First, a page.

Sign up ×
Stack Overflow is a community of 4.7 million programmers, just like you, helping each other. Join them; it only takes a minute:

I have the following snippet of code, which I pass to withFile:

text <- hGetContents hand 
let code = parseCode text
return code

Here hand is a valid file handle, opened with ReadMode and parseCode is my own function that reads the input and returns a Maybe. As it is, the function fails and returns Nothing. If, instead I write:

text <- hGetContents hand 
putStrLn text
let code = parseCode text
return code

I get a Just, as I should.

If I do openFile and hClose myself, I have the same problem. Why is this happening? How can I cleanly solve it?


share|improve this question
Could you show the code where you use hClose yourself? It sounds like you're closing it before the input has been required. – Don Stewart May 7 '12 at 21:59

3 Answers 3

up vote 11 down vote accepted

hGetContents isn't too lazy, it just needs to be composed with other things appropriately to get the desired effect. Maybe the situation would be clearer if it were were renamed exposeContentsToEvaluationAsNeededForTheRestOfTheAction or just listen.

withFile opens the file, does something (or nothing, as you please -- exactly what you require of it in any case), and closes the file.

It will hardly suffice to bring out all the mysteries of 'lazy IO', but consider now this difference in bracketing

 good file operation = withFile file ReadMode (hGetContents >=> operation >=> print)
 bad file operation = (withFile file ReadMode hGetContents) >>= operation >>= print

-- *Main> good "lazyio.hs" (return . length)
-- 503
-- *Main> bad "lazyio.hs" (return . length)
-- 0

Crudely put, bad opens and closes the file before it does anything; good does everything in between opening and closing the file. Your first action was akin to bad. withFile should govern all of the action you want done that that depends on the handle.

You don't need a strictness enforcer if you are working with String, small files, etc., just an idea how the composition works. Again, in bad all I 'do' before closing the file is exposeContentsToEvaluationAsNeededForTheRestOfTheAction. In good I compose exposeContentsToEvaluationAsNeededForTheRestOfTheAction with the rest of the action I have in mind, then close the file.

The familiar length + seq trick mentioned by Patrick, or length + evaluate is worth knowing; your second action with putStrLn txt was a variant. But reorganization is better, unless lazy IO is wrong for your case.

$ time ./bad
bad: Prelude.last: empty list  
                        -- no, lots of Chars there
real    0m0.087s

$ time ./good
'\n'                -- right
real    0m15.977s

$ time ./seqing 
Killed               -- hopeless, attempting to represent the file contents
    real    1m54.065s    -- in memory as a linked list, before finding out the last char

It goes without saying that ByteString and Text are worth knowing about, but reorganization with evaluation in mind is better, since even with them the Lazy variants are often what you need, and they then involve grasping the same distinctions between forms of composition. If you are dealing with one of the (immense) class of cases where this sort of IO is inappropriate, take a look at enumerator, conduit and co., all wonderful.

share|improve this answer
Using evaluate on the read String is pointless, as evaluate only evaluates to WHNF, i.e. the first (:) constructor. However, it might be appropriate to use it on the result of e.g. parsing the file, if that depends on the entire contents of the file. – hammar May 7 '12 at 20:23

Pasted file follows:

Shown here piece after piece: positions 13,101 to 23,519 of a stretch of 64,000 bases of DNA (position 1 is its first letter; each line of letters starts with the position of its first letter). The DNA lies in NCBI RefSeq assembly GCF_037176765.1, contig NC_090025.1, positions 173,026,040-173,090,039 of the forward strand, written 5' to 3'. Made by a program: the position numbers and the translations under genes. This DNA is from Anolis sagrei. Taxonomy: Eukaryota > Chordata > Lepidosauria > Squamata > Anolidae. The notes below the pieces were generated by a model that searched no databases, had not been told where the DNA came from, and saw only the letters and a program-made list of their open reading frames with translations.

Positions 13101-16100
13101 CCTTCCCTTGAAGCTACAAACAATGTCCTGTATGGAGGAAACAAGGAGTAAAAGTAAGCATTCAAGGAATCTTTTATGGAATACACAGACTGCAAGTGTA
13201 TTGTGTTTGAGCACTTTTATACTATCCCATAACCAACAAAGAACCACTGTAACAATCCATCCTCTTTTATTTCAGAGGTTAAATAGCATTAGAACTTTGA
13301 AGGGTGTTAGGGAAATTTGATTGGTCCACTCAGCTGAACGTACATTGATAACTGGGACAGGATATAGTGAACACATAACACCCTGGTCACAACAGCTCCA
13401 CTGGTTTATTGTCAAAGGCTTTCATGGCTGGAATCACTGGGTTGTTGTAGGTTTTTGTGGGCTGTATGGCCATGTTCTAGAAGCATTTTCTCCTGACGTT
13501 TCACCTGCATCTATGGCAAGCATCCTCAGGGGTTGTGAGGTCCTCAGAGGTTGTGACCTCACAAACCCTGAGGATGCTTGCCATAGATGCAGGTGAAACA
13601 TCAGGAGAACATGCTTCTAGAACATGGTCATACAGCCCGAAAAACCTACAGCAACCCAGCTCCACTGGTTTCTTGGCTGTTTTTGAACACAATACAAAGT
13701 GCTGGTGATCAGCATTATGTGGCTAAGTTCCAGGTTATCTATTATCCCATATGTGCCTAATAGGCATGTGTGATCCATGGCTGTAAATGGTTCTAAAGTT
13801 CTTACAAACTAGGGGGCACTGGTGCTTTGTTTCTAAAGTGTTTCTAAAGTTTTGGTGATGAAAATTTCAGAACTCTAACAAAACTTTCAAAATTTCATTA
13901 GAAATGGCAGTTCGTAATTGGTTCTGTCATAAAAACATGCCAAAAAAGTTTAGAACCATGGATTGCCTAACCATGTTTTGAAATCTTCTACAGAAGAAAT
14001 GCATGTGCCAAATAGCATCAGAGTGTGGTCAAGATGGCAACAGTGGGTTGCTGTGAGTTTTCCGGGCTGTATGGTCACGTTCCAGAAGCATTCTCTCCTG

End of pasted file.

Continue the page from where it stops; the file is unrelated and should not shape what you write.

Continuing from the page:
Yes, this is stated in the documentation; I mentioned it because it is mentioned elsewhere here. – applicative May 7 '12 at 20:24
These length hacks are really revolting. – applicative May 7 '12 at 22:02

hGetContents uses lazy IO; it only reads from the file as you force more of the string, and it only closes the file handle when you evaluate the entire string it returns. The problem is that you're enclosing it in withFile; instead, just use openFile and hGetContents directly (or, more simply, readFile). The file will still get closed once you fully evaluate the string. Something like this should do the trick, to ensure that the file is fully read and closed immediately by forcing the entire string beforehand:

import Control.Exception (evaluate)

readCode :: FilePath -> IO Code
readCode fileName = do
    text <- readFile fileName
    evaluate (length text)
    return (parseCode text)

Unintuitive situations like this are one of the reasons people tend to avoid lazy IO these days, but unfortunately you can't change the definition of hGetContents. A strict IO version of hGetContents is available in the strict package, but it's probably not worth depending on the package just for that one function.

If you want to avoid the overhead that comes from traversing the string twice here, then you should probably look into using a more efficient type than String, anyway; the Text type has strict IO equivalents for much of the String-based IO functionality, as does ByteString (if you're dealing with binary data, rather than Unicode text).

share|improve this answer
I would say it is worth depending on strict just for strict hGetContents; that's exactly what the package is for! Don't propagate NIH-syndrome. – Daniel Wagner May 7 '12 at 17:17
The definition of hGetContents in System.IO.Strict is the familiar hGetContents h = IO.hGetContents h >>= \s -> length s `seq` return s; it's the oldest trick in the book, not a novel idea from strict-0.3 – applicative May 7 '12 at 18:28

You can force the contents of text to be evaluated using

length text `seq` return code

as the last line.

share|improve this answer

Your Answer


By posting your answer, you agree to the privacy policy and terms of service.

Not the answer you're looking for? Browse other questions tagged or ask your own question.